Still, they take heart from Revelation’s larger message, she writes:

“…Countless people for thousands of years have been able to see their own conflicts, fears, and hopes reflected in his prophecies. And because he speaks from his convictions about divine justice, many readers have found reassurance in his conviction that there is meaning in history – even when he does not say exactly what that meaning is – and that there is hope.”

3. The writer of Revelation was a Christian

The author of Revelation hated Rome, but he also scorned another group – a group of people we would call Christians today, Pagels says.

There’s a common perception that there was a golden age of Christianity, when most Christians agreed on an uncontaminated version of the faith. Yet there was never one agreed-upon Christianity. There were always clashing visions.

Revelation reflects some of those early clashes in the church, Pagels says.

That idea isn’t new territory for Pagels. She won the National Book Award for “The Gnostic Gospels,” a 1979 book that examined a cache of newly discovered “secret” gospels of Jesus. The book, along with other work from Pagels, argues that there were other accounts of Jesus’ life that were suppressed by early church leaders because it didn’t fit with their agenda.

The author of Revelation was like an activist crusading for traditional values. In his case, he was a devout Jew who saw Jesus as the messiah. But he didn’t like the message that the apostle Paul and other followers of Jesus were preaching.

This new message insisted that gentiles could become followers of Jesus without adopting the requirements of the Torah. It accepted women leaders, and intermarriage with gentiles, Pagels says.

The new message was a lot like what we call Christianity today.

That was too much for the author of Revelation. At one point, he calls a woman leader in an early church community a “Jezebel.” He calls one of those gentile-accepting churches a “synagogue of Satan.”

John was defending a form of Christianity that would be eclipsed by the Christians he attacked, Pagels says.

“What John of Patmos preached would have looked old-fashioned – and simply wrong to Paul’s converts…,” she writes.

The author of Revelation was a follower of Jesus, but he wasn’t what some people would call a Christian today, Pagels says.

“There’s no indication that he read Jesus’ Sermon on the Mount or that he read the gospels or Paul’s letters,” she says. “….He doesn’t even say Jesus died for your sins.”

4. There is only one Book of Revelation

There’s no other book in the Bible quite like Revelation, but there are plenty of books like Revelation that didn’t make it into the Bible, Pagels says.

Early church leaders suppressed an “astonishing” range of books that claimed to be revelations from apostles such as Peter and James. Many of these books were read and treasured by Christians throughout the Roman Empire, she says.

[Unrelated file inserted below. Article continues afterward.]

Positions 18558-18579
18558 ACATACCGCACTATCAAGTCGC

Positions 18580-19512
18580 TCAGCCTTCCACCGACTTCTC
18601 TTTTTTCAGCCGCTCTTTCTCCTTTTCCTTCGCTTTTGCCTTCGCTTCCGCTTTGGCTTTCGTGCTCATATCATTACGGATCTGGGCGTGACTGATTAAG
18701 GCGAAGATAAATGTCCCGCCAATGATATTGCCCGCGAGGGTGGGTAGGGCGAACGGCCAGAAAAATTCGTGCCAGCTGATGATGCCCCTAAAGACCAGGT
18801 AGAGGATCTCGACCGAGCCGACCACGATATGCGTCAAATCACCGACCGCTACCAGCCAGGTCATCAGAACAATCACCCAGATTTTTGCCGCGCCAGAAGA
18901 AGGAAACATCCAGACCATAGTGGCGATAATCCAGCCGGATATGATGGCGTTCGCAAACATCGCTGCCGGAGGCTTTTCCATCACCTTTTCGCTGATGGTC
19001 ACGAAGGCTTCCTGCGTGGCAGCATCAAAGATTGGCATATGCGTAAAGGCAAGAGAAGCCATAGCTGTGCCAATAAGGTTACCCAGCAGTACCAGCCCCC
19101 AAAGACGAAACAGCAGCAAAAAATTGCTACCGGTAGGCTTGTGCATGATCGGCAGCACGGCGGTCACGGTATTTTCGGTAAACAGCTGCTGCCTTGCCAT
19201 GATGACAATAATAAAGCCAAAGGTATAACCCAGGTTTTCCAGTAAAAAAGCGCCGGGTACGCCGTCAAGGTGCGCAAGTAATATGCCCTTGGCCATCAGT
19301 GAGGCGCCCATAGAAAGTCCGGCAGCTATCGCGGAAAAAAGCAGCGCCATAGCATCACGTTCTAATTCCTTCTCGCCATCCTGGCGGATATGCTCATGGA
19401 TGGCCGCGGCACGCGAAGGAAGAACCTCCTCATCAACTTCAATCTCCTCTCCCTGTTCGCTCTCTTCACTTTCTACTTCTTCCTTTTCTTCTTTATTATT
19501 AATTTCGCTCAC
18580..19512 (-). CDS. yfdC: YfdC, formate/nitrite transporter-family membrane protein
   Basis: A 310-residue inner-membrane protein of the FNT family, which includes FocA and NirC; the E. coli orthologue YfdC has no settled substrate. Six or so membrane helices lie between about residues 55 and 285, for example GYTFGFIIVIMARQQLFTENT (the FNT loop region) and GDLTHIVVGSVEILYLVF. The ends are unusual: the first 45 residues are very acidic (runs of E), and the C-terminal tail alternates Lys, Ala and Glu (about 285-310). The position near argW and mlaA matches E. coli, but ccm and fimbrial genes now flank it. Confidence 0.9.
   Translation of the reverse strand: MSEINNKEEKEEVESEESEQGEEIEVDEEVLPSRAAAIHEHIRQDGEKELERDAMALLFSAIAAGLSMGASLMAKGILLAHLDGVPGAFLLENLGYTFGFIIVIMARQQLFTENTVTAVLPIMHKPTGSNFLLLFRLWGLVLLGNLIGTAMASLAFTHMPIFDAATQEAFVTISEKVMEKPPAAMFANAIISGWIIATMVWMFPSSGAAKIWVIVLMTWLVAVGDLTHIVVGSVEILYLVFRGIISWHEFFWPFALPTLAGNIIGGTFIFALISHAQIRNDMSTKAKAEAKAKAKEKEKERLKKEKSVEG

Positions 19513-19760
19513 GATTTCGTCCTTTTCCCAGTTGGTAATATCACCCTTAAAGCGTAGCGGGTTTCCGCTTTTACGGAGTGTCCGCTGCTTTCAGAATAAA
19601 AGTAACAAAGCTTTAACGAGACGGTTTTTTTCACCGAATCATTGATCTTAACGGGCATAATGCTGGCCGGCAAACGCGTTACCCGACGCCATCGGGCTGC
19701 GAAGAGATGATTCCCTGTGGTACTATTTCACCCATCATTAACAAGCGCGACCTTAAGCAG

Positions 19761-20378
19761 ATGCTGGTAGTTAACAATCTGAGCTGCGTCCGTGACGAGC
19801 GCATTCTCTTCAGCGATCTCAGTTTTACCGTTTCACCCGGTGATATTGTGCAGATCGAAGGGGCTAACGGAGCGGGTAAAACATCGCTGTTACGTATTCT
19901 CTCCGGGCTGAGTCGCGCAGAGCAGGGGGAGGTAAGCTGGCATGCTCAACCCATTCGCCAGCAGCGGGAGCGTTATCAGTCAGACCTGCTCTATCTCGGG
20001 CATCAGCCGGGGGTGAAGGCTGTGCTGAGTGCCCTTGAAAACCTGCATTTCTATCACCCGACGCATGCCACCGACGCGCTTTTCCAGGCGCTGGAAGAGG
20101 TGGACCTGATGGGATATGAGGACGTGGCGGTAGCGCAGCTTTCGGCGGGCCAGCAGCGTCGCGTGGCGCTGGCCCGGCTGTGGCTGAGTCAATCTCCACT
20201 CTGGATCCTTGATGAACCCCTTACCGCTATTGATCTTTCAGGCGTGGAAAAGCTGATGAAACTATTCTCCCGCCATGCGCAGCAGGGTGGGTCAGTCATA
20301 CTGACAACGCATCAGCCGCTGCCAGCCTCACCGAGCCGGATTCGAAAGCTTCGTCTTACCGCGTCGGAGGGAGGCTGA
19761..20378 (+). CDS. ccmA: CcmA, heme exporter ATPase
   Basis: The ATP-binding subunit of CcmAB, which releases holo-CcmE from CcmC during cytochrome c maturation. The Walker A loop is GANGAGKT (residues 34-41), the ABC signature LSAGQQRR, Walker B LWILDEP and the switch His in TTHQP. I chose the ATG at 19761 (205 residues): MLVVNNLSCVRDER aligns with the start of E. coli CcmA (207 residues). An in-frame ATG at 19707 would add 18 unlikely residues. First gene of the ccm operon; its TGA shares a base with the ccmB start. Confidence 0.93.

There was even another “Secret Revelation of John.” In this one, Jesus wasn’t a divine warrior, but someone who first appeared to the apostle Paul as a blazing light, then as a child, an old man and, some scholars say, a woman.

So why did the revelation from John of Patmos make it into the Bible, but not the others?

Pagels traces that decision largely to Bishop Athanasius, a pugnacious church leader who championed Revelation about 360 years after the death of Jesus.

Athanasius was so fiery that during his 46 years as bishop he was deposed and exiled five times. He was primarily responsible for shaping the New Testament while excluding books he labeled as hearsay, Pagels says.

Many church leaders opposed including Revelation in the New Testament. Athanasius’s predecessor said the book was “unintelligible, irrational and false.”

Athanasius, though, saw Revelation as a useful political tool. He transformed it into an attack ad against Christians who questioned him.

Rome was no longer the enemy; those who questioned church authority were the anti-Christs in Athanasius’s reading of Revelation, Pagels says.

“Athanasius interprets Revelation’s cosmic war as a vivid picture of his own crusade against heretics and reads John’s visions as a sharp warning to Christian dissidents,” she writes. “God is about to divide the saved from the damned – which now means dividing the ‘orthodox’ from ‘heretics.’ ’’

Centuries later, Revelation still divides people. Pagels calls it the strangest and most controversial book in the Bible.

Even after writing a book about it, Pagels has hardly mastered its meaning.

“The book is the hardest one in the Bible to understand,” Pagels says. “I don’t think anyone completely understands it.”

- CNN Writer

Filed under: Belief • Books • Christianity • Church • Devil • End times • Faith • History • Jerusalem

soundoff (8,460 Responses)
  1. Freddie Jones

    Leave it to CNN, to post yet another negative article about Christianity on the front page of their website. I have yet to see an actual positive article, which did not have some sort of slam one way or the other. I love when this author talks about finding the "secret" or "lost" gospels as if no one had heard of them before; they were rejected as heresy and for good reason. The arguments for Revelation happening during Nero's time are beyond weak in comparison to the traditional end times view and these points only help point out how Ms. Pagels is not one of the world's best biblical scholars, but one of CNN's best propaganda tools to diminish Christianity as much as possible. 95% articles against and 5% for does not good journalism make. Next time we will hear about the impact of Christianity in changing lives, rebuilding devastated communities and caring for the forgotten on CNN? Never.